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Welcome Spring

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Tinker

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IMG_0074(1).jpgI Wandered Lonely As a Cloud

I wandered lonely as a cloud
That floats on high o'er vales and hills,
When all at once I saw a crowd,
I wandered lonely as a cloud
That floats on high o'er vales and hills,
When all at once I saw a crowd,
A host, of golden daffodils;
Beside the lake, beneath the trees,
Fluttering and dancing in the breeze.

Continuous as the stars that shine
And twinkle on the milky way,
They stretched in never-ending line
Along the margin of a bay:
Ten thousand saw I at a glance,
Tossing their heads in sprightly dance.

The waves beside them danced; but they
Out-did the sparkling waves in glee:
A poet could not but be gay,
In such a jocund company:
I gazed—and gazed—but little thought
What wealth the show to me had brought:

For oft, when on my couch I lie
In vacant or in pensive mood,
They flash upon that inward eye
Which is the bliss of solitude;
And then my heart with pleasure fills,
And dances with the daffodils.
               ~~William Wordsworth


Hi,  Happy Spring~~

Spring is about renewal, new life.  Hope is reborn.   Funny, it's hard to find a Spring poem without it being about flowers or with a referral to flowers somewhere in the poem.  Daffodils, lilac, and here in California, poppies are in full bloom right now.  The fields are blanketed with color.  Delicate blossoms tentatively open in orchards across the land.  Spring inspires by virtue of the vibrant colors, the newness that springs up everywhere you look.   Poets have long tried to capture its message.

The Reverdie (Old French - re-greening) is a genre of verse from the Middle Ages that welcomed the arrival of Spring. It celebrates the new green of the fields, the return of the birds singing and the traditional time of love. Emphasis is on the diminutive or small things. Often Spring would be symbolized by a young maiden, similar to the Irish Aisling in which a woman symbolizing Ireland described her plight. 

With Spring comes Easter and some poets use the genre to celebrate the resurrection comparing the coming of Spring with the longing for heaven or using the verse to praise of the Virgin Mary. Later Occitan troubadours extended the genre to the coming of other seasons. The frame is at the discretion of the poet. However, poets have often used the frame of the Chanson in 5 or 6 stanzas without refrain.

 

Spring

Nothing is so beautiful as Spring –
When weeds, in wheels, shoot long and lovely and lush;                       
Thrush’s eggs look little low heavens, and thrush
Through the echoing timber does so rinse and wring
The ear, it strikes like lightnings to hear him sing;
The glassy peartree leaves and blooms, they brush
The descending blue; that blue is all in a rush
With richness; the racing lambs too have fair their fling.

What is all this juice and all this joy?
A strain of the earth’s sweet being in the beginning
In Eden garden. – Have, get, before it cloy,
Before it cloud, Christ, lord, and sour with sinning,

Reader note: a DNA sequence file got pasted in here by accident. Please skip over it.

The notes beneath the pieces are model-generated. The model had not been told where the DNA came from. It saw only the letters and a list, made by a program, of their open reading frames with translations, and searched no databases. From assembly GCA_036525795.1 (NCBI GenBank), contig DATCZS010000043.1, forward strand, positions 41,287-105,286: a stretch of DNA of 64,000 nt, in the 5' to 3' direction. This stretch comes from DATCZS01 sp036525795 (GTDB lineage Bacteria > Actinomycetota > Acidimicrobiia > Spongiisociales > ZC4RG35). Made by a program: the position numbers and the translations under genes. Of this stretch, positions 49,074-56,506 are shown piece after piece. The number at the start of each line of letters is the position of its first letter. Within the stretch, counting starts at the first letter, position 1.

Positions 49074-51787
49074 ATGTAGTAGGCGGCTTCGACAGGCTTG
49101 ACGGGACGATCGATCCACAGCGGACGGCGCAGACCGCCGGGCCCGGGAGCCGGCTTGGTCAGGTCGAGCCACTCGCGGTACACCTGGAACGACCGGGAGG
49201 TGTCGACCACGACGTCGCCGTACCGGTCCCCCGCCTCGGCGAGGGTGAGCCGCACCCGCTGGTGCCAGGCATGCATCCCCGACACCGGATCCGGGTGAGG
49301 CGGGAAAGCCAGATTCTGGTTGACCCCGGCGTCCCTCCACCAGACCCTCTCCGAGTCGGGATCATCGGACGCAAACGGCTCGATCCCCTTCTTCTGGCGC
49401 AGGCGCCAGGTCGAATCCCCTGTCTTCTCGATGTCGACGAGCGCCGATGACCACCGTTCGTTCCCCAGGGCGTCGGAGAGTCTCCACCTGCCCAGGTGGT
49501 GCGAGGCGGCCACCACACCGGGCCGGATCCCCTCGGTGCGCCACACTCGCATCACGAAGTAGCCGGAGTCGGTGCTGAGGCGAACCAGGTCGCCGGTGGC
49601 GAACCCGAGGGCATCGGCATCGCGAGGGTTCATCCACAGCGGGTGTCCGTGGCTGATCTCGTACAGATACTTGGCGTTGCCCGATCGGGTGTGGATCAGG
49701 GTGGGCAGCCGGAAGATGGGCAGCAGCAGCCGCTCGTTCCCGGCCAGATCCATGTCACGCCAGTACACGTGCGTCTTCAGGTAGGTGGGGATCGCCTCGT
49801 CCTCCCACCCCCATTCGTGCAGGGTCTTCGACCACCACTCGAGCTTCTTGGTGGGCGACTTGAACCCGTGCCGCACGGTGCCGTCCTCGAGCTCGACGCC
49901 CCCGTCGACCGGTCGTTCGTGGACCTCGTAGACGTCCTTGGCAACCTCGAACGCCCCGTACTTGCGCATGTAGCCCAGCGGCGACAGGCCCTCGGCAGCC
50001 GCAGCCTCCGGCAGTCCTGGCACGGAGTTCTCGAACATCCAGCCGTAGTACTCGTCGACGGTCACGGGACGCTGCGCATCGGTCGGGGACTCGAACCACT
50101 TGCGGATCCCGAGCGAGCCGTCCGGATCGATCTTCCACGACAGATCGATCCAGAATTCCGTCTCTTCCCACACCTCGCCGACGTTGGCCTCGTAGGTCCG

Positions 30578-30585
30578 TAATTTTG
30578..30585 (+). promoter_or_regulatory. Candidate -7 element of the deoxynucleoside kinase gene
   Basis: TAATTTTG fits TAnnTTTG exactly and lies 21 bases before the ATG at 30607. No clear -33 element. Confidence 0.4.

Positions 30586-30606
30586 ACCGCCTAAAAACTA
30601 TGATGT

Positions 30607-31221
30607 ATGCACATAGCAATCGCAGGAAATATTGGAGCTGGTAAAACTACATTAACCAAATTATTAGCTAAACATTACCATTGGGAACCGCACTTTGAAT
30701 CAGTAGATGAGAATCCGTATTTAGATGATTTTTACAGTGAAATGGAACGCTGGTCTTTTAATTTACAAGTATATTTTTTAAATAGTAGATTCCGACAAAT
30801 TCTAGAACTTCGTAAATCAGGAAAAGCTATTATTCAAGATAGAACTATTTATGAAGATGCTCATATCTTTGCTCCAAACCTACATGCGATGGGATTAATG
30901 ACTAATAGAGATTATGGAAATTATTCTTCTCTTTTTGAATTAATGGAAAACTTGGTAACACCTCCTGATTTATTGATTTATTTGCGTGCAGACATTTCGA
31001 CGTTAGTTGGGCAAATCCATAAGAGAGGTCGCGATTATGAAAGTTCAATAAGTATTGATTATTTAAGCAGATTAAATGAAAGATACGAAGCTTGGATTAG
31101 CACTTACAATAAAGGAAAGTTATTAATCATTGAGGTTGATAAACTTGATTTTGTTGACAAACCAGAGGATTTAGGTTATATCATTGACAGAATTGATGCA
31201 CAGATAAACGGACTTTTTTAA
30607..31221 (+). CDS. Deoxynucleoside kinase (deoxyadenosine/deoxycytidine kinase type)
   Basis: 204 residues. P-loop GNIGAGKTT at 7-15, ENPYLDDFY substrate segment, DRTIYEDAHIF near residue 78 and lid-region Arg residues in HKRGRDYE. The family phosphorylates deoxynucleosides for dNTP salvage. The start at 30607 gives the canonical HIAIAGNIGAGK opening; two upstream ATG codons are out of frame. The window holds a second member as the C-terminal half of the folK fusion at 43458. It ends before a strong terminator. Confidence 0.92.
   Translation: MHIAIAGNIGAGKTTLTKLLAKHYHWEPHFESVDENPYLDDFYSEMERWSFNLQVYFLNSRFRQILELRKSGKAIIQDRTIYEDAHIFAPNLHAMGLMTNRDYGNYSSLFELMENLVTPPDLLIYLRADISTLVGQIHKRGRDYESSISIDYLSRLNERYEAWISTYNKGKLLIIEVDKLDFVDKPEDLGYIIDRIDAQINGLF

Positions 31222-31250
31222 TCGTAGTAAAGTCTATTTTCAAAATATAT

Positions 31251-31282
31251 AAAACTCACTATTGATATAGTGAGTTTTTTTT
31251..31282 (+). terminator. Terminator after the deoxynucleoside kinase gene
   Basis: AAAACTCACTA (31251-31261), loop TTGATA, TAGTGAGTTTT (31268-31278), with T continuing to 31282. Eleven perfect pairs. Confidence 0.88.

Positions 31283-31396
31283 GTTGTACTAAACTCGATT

Innocent mind and Mayday in girl and boy,
Most, O maid’s child, thy choice and worthy the winning.
                          

 

 


 


 


 

 

Lines Written in Early Spring

I heard a thousand blended notes,
While in a grove I sate reclined,
In that sweet mood when pleasant thoughts                    
Bring sad thoughts to the mind.

To her fair works did Nature link
The human soul that through me ran;
And much it grieved my heart to think
What man has made of man.
Through primrose tufts, in that green bower,
The periwinkle trailed its wreaths;
And ’tis my faith that every flower
Enjoys the air it breathes.

The birds around me hopped and played,
Their thoughts I cannot measure:—
But the least motion which they made
It seemed a thrill of pleasure.

The budding twigs spread out their fan,
To catch the breezy air;
And I must think, do all I can,
That there was pleasure there.

If this belief from heaven be sent,
If such be Nature’s holy plan,
Have I not reason to lament
What man has made of man?
              ~~ William Wordsworth

Feurzauber

I never knew the earth had so much gold—
The fields run over with it, and this hill
Hoary and old,
Is young with buoyant blooms that flame and thrill.

Such golden fires, such yellow—lo, how good
This spendthrift world, and what a lavish God!
This fringe of wood,
Blazing with buttercup and goldenrod.

You too, beloved, are changed. Again I see
Your face grow mystical, as on that night
You turned to me,
And all the trembling world—and you—were white.

Aye, you are touched; your singing lips grow dumb;
The fields absorb you, color you entire . . .
And you become
A goddess standing in a world of fire!
                                     ~~~Louis Untermeyer

 

 

 

 

 

 

 

 

 

 

 

Take a walk where ever you may be, breathe in the flowers and welcome Spring with your own poem.

Have a happy Spring day,     Tinker aka Judi Van Gorder

I smile
when the daffodils bloom,
Spring's happy face.
                            ~jvg

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March 21, 2019

March twenty-first
is World Poetry Day!
What would this world be
without the beauty
of words artfully
placed upon a page for someone to read,
exploring, condensing a poet's soul?

March twenty-first
also heralds in Spring!
Applaud the vibrant
colors of new life,
sweet reverdie's pledge
to paint images in vivid phrases.
I pen the season's display on a scroll.
                      ~~Judi Van Gorder
                            Verse Form: Duodora

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